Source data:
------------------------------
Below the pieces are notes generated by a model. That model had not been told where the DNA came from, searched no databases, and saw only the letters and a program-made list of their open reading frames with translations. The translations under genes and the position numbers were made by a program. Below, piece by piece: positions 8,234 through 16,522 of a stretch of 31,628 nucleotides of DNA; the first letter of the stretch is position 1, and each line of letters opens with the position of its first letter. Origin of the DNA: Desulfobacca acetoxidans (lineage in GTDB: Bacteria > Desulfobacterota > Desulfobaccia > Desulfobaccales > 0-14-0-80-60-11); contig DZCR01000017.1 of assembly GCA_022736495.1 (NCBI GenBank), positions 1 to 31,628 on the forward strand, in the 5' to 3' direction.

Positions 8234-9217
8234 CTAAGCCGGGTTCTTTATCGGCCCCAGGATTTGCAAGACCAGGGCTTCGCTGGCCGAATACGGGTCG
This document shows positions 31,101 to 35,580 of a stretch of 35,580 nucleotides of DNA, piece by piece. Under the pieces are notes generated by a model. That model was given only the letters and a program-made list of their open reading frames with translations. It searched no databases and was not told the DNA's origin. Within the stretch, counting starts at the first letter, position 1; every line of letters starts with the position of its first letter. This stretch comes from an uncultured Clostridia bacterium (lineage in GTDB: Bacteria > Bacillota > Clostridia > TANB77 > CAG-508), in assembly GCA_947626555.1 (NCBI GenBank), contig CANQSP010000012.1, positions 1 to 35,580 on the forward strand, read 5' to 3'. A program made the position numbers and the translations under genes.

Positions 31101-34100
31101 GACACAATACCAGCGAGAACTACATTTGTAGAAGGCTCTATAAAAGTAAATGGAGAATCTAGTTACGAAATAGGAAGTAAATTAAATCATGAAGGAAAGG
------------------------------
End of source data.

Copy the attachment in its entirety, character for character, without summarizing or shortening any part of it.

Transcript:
Below the pieces are notes generated by a model. That model had not been told where the DNA came from, searched no databases, and saw only the letters and a program-made list of their open reading frames with translations. The translations under genes and the position numbers were made by a program. Below, piece by piece: positions 8,234 through 16,522 of a stretch of 31,628 nucleotides of DNA; the first letter of the stretch is position 1, and each line of letters opens with the position of its first letter. Origin of the DNA: Desulfobacca acetoxidans (lineage in GTDB: Bacteria > Desulfobacterota > Desulfobaccia > Desulfobaccales > 0-14-0-80-60-11); contig DZCR01000017.1 of assembly GCA_022736495.1 (NCBI GenBank), positions 1 to 31,628 on the forward strand, in the 5' to 3' direction.

Positions 8234-9217
8234 CTAAGCCGGGTTCTTTATCGGCCCCAGGATTTGCAAGACCAGGGCTTCGCTGGCCGAATACGGGTCG
This document shows positions 31,101 to 35,580 of a stretch of 35,580 nucleotides of DNA, piece by piece. Under the pieces are notes generated by a model. That model was given only the letters and a program-made list of their open reading frames with translations. It searched no databases and was not told the DNA's origin. Within the stretch, counting starts at the first letter, position 1; every line of letters starts with the position of its first letter. This stretch comes from an uncultured Clostridia bacterium (lineage in GTDB: Bacteria > Bacillota > Clostridia > TANB77 > CAG-508), in assembly GCA_947626555.1 (NCBI GenBank), contig CANQSP010000012.1, positions 1 to 35,580 on the forward strand, read 5' to 3'. A program made the position numbers and the translations under genes.

Positions 31101-34100
31101 GACACAATACCAGCGAGAACTACATTTGTAGAAGGCTCTATAAAAGTAAATGGAGAATCTAGTTACGAAATAGGAAGTAAATTAAATCATGAAGGAAAGG